“The principle I always go on in writing a novel is to think of the characters in terms of actors in a play. I say to myself, if a big name were playing this part, and if he found that after a strong first act he had practically nothing to do in the second act, he would walk out. Now, then, can I twist the story so as to give him plenty to do all the way through? I believe the only way a writer can keep himself up to the mark is by examining each story quite coldly before he starts writing it and asking himself it is all right as a story. I mean, once you go saying to yourself, "This is a pretty weak plot as it stands, but if I'm such a hell of a writer that my magic touch will make it okay," you're sunk. If they aren't in interesting situations, characters can't be major characters, not even if you have the rest of the troop talk their heads off about them."

(Interview, The Paris Review, Issue 64, Winter 1975)”
P.G. Wodehouse

Rebecca McKinsey
“Stories start in all sorts of places. Where they begin often tells the reader of what to expect as they progress. Castles often lead to dragons, country estates to deeds of deepest love (or of hate), and ambiguously presented settings usually lead to equally as ambiguous characters and plot, leaving a reader with an ambiguous feeling of disappointment. That's one of the worst kinds.”
Rebecca McKinsey, Sydney West

Jodi Picoult
“Life is not a plot; it's in the details.”
Jodi Picoult, Vanishing Acts

Stephen King
“There's an old rule of theater that goes, 'If there's a gun on the mantel in Act I, it must go off in Act III.' The reverse is also true.”
Stephen King, On Writing: A Memoir of the Craft

Ray Bradbury
“Remember: Plot is no more than footprints left in the snow after your characters have run by on their way to incredible destinations. Plot is observed after the fact rather than before. It cannot precede action. It is the chart that remains when an action
is through. That is all Plot ever should be. It is human desire let
run, running, and reaching a goal. It cannot be mechanical. It can
only be dynamic. So, stand aside, forget targets, let the characters, your fingers, body, blood, and heart do.”
Ray Bradbury

“Be a good listener in the special way a story requires: note the manner of presentation; the development of plot, character; the addition of new dramatic sequences; the emphasis accorded to one figure or another in the recital; and the degree of enthusiam, of coherence, the narrator gives to his or her account.”
Robert Coles, The Call of Stories: Teaching and the Moral Imagination

Steven Brust
“I have a clever and devious plan.”
Steven Brust, Iorich
tags: plot

Pat Conroy
“In our modern age, there are writers who have heaped scorn on the very idea of the primacy of story. I'd rather warm my hands on a sunlit ice floe than try to coax fire from the books they carve from glaciers.”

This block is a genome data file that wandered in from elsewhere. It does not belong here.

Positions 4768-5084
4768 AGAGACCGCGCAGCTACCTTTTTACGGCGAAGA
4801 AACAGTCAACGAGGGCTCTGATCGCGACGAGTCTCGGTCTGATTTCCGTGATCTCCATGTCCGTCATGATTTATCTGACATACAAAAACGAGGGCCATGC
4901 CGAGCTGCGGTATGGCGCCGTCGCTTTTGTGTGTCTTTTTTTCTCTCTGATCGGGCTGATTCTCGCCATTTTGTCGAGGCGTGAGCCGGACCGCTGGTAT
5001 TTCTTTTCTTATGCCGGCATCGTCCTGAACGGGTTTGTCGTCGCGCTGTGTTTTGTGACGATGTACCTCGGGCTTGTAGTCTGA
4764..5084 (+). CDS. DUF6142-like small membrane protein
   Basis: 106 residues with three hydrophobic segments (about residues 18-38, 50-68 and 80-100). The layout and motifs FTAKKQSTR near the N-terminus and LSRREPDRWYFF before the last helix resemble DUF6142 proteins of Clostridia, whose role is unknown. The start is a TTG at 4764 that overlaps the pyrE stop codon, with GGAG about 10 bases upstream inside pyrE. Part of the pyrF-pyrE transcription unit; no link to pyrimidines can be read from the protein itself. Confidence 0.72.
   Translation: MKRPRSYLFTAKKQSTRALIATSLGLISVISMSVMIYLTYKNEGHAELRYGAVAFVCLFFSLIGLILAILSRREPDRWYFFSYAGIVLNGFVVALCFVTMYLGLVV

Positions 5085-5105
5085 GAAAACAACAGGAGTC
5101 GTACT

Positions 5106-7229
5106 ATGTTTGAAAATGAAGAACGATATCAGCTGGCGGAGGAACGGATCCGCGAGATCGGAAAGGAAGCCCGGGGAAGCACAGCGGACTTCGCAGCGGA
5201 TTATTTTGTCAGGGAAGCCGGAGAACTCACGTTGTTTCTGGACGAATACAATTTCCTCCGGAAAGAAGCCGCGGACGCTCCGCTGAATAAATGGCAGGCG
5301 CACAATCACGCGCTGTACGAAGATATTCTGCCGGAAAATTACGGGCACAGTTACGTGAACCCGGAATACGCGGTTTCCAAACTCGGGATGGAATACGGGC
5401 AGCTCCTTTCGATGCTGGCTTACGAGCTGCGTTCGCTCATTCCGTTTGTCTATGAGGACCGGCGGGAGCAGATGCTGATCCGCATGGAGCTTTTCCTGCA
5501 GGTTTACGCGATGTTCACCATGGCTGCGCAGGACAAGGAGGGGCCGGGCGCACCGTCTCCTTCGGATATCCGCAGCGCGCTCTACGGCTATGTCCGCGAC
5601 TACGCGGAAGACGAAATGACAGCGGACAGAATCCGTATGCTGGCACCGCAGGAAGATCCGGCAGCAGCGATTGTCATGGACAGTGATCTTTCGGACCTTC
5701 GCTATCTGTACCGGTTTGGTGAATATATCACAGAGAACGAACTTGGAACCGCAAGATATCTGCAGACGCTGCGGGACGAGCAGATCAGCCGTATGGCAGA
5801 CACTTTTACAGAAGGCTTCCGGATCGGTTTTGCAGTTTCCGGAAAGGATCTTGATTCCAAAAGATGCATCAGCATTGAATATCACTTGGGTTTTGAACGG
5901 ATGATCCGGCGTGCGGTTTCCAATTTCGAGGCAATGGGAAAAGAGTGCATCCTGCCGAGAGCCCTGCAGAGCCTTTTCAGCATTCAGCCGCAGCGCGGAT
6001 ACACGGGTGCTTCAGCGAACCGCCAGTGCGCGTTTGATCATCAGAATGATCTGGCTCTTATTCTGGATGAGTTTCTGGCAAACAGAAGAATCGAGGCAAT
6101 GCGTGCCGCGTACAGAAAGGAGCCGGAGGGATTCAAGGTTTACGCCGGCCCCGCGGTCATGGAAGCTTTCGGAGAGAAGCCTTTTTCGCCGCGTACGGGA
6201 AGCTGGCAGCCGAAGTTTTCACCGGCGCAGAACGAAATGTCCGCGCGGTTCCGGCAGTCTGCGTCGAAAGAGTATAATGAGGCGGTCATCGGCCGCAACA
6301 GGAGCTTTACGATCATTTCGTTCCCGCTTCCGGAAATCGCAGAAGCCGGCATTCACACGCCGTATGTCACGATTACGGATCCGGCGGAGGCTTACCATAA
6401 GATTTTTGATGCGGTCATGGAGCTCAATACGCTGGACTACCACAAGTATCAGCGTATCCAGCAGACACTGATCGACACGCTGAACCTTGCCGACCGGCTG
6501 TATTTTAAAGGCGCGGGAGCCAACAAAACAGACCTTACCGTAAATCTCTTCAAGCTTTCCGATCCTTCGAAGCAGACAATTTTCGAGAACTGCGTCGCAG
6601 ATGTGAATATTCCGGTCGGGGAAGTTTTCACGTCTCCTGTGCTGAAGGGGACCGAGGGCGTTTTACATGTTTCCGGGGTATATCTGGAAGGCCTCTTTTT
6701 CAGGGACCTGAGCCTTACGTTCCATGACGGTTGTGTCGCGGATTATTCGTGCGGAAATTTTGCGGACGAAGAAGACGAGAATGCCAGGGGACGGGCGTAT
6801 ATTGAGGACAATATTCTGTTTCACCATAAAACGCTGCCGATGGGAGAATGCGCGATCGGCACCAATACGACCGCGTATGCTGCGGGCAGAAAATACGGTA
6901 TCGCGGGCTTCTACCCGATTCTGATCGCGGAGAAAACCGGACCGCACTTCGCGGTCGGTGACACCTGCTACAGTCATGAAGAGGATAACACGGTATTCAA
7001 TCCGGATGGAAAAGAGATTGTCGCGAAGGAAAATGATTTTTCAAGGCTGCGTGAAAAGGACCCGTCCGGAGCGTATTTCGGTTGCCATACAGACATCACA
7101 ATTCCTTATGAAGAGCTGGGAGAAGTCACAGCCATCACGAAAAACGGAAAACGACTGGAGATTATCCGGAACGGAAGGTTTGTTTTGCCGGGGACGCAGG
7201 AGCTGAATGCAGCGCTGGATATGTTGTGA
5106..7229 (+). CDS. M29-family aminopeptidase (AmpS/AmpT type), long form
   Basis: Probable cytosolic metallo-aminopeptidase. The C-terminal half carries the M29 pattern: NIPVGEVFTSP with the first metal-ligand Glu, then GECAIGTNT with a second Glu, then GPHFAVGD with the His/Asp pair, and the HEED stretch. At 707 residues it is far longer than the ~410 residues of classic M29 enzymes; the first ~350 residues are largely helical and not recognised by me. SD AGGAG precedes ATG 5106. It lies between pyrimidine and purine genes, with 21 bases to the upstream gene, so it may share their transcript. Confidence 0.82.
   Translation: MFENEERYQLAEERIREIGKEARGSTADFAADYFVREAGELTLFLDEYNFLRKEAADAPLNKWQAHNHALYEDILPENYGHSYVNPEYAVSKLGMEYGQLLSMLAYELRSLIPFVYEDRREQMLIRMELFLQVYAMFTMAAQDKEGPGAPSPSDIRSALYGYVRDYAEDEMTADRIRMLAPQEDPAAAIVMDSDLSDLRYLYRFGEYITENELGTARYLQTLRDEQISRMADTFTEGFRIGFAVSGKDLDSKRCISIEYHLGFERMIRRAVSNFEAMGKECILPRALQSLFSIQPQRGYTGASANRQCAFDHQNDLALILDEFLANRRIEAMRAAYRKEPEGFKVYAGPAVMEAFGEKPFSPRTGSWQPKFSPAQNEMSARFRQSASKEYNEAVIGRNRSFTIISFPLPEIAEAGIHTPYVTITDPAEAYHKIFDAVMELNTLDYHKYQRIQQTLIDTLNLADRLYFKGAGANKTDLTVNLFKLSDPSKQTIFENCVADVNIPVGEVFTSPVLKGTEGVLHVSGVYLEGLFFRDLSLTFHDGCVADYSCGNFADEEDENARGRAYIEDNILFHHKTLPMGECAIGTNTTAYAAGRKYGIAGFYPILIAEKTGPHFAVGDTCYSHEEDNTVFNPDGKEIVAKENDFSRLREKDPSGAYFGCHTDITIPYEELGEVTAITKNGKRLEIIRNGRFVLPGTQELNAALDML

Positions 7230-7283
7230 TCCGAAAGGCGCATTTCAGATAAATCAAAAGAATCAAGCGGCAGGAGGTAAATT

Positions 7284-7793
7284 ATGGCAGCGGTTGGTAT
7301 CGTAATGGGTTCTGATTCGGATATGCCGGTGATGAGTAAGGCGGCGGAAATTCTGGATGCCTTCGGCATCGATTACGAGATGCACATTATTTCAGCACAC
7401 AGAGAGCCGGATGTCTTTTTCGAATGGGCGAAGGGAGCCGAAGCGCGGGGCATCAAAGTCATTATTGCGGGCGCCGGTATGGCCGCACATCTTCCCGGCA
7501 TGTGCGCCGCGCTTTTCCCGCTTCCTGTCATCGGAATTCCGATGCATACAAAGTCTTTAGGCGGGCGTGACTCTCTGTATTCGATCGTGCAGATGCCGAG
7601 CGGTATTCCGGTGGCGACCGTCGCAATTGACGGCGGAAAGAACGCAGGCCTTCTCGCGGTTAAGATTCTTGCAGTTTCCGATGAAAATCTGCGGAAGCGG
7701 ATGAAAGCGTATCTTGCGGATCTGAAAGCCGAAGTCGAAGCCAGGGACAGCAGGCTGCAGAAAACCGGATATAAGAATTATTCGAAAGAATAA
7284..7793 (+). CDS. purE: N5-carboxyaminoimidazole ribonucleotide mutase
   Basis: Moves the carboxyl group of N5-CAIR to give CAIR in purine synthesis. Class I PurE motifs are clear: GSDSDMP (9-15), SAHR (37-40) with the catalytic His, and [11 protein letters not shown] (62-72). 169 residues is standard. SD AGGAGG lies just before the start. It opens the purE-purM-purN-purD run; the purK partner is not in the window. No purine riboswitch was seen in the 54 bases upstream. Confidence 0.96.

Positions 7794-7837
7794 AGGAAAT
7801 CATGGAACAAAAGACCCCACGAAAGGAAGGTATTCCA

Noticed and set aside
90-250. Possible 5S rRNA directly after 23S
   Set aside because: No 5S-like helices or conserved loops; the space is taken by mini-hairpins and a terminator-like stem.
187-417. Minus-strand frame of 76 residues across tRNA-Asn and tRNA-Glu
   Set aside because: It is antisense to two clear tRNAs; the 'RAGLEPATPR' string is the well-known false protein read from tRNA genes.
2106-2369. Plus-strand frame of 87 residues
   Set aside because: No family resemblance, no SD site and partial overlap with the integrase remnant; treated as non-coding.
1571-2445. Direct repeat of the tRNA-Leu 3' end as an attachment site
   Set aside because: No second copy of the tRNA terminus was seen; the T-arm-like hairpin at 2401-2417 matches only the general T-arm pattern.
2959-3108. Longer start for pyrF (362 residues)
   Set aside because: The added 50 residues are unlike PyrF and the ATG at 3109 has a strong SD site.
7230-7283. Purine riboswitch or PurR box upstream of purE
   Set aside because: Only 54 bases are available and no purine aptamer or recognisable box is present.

Pat Conroy, My Reading Life

Reif Larsen
“A novel is a tricky thing to map.”
Reif Larsen, The Selected Works of T.S. Spivet

“What monster sleeps in the deep of your story? You need a monster. Without a monster there is no story.”
Billy Marshall

Aristotle
“We maintain, therefore, that the first essential, the life and soul, so to speak, of Tragedy is the Plot; and that the Characters come second—compare the parallel in painting, where the most beautiful colours laid on without order will not give one the same pleasure as a simple black-and-white sketch of a portrait.”
Aristotle, The Rhetoric & The Poetics of Aristotle

Marisha Pessl
“A deus ex machina will never appear in real life so you best make other arrangements.”
Marisha Pessl, Special Topics in Calamity Physics

Aristotle
“The tragic fear and pity may be aroused by the Spectacle; but they may also be aroused by the very structure and incidents of the play—which is the better way and shows the better poet. The Plot in fact should be so framed that even without seeing the things take place, he who simply hears the account of them shall be filled with horror and pity at the incidents; which is just the effect that the mere recital of the story in Oedipus would have on one. To produce this same effect by means of the Spectacle is less artistic, and requires extraneous aid.”
Aristotle, The Rhetoric & The Poetics of Aristotle

Aristotle
“The truth is that, just as in the other imitative arts one imitation is always of one thing, so in poetry the story, as an imitation of action, must represent one action, a complete whole, with its several incidents so closely connected that the transposal or withdrawal of any one of them will disjoin and dislocate the whole. For that which makes no perceptible difference by its presence or absence is no real part of the whole.”
Aristotle, The Rhetoric & The Poetics of Aristotle

“Despite my affection for subtext and plot and prose at its best... life, it turns out, is nothing more than the finer details.”
Bailey Vincent, The Details of How We Lived